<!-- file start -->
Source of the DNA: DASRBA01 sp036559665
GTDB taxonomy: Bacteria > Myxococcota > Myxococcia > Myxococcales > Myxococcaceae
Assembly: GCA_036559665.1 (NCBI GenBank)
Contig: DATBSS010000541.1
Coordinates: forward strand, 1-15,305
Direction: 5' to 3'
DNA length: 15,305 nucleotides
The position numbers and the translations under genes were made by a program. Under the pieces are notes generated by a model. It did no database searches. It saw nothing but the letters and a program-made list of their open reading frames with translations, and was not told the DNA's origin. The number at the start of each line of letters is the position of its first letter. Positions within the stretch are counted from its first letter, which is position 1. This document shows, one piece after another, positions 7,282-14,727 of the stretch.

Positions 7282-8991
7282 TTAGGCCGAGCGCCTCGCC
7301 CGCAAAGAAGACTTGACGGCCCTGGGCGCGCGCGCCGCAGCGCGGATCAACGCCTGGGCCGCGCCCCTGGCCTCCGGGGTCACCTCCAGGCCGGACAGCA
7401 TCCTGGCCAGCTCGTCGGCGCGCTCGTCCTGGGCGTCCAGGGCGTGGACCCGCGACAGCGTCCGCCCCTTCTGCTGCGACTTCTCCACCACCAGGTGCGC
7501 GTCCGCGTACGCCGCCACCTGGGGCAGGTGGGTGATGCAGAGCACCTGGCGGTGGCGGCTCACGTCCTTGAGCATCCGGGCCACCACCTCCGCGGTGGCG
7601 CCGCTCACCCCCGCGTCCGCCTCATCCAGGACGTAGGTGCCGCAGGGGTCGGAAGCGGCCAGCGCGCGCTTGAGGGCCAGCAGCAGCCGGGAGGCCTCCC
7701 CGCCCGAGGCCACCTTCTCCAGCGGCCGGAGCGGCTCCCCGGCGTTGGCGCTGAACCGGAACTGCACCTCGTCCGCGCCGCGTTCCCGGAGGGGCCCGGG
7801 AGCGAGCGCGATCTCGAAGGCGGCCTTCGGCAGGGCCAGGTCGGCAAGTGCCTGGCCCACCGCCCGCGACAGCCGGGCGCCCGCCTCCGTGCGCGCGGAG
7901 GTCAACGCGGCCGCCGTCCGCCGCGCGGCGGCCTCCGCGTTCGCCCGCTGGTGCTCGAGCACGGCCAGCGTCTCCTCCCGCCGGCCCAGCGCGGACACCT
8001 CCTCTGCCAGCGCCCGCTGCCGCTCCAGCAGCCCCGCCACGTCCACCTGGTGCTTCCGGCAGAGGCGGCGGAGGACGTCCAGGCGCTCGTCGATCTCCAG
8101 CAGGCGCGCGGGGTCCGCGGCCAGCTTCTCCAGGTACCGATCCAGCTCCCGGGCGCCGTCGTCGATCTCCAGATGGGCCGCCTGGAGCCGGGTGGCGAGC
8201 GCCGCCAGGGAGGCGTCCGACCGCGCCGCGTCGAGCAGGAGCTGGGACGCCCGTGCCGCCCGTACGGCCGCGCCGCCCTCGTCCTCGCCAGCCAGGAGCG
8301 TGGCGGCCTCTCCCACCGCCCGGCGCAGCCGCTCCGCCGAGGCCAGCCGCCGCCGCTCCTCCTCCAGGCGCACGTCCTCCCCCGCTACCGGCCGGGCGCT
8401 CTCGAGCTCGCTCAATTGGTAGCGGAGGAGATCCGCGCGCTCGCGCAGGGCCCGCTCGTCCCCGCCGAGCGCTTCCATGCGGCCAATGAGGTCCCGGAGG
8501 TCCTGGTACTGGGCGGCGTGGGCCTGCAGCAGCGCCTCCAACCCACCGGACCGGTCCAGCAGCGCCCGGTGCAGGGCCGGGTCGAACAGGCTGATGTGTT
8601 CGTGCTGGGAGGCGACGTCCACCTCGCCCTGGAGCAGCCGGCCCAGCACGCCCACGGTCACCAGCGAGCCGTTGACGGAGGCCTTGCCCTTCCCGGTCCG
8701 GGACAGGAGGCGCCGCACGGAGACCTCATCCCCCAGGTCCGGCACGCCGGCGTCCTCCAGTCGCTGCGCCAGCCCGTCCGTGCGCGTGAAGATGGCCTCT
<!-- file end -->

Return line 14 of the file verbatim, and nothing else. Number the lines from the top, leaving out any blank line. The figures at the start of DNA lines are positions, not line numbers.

7601 CCGCTCACCCCCGCGTCCGCCTCATCCAGGACGTAGGTGCCGCAGGGGTCGGAAGCGGCCAGCGCGCGCTTGAGGGCCAGCAGCAGCCGGGAGGCCTCCC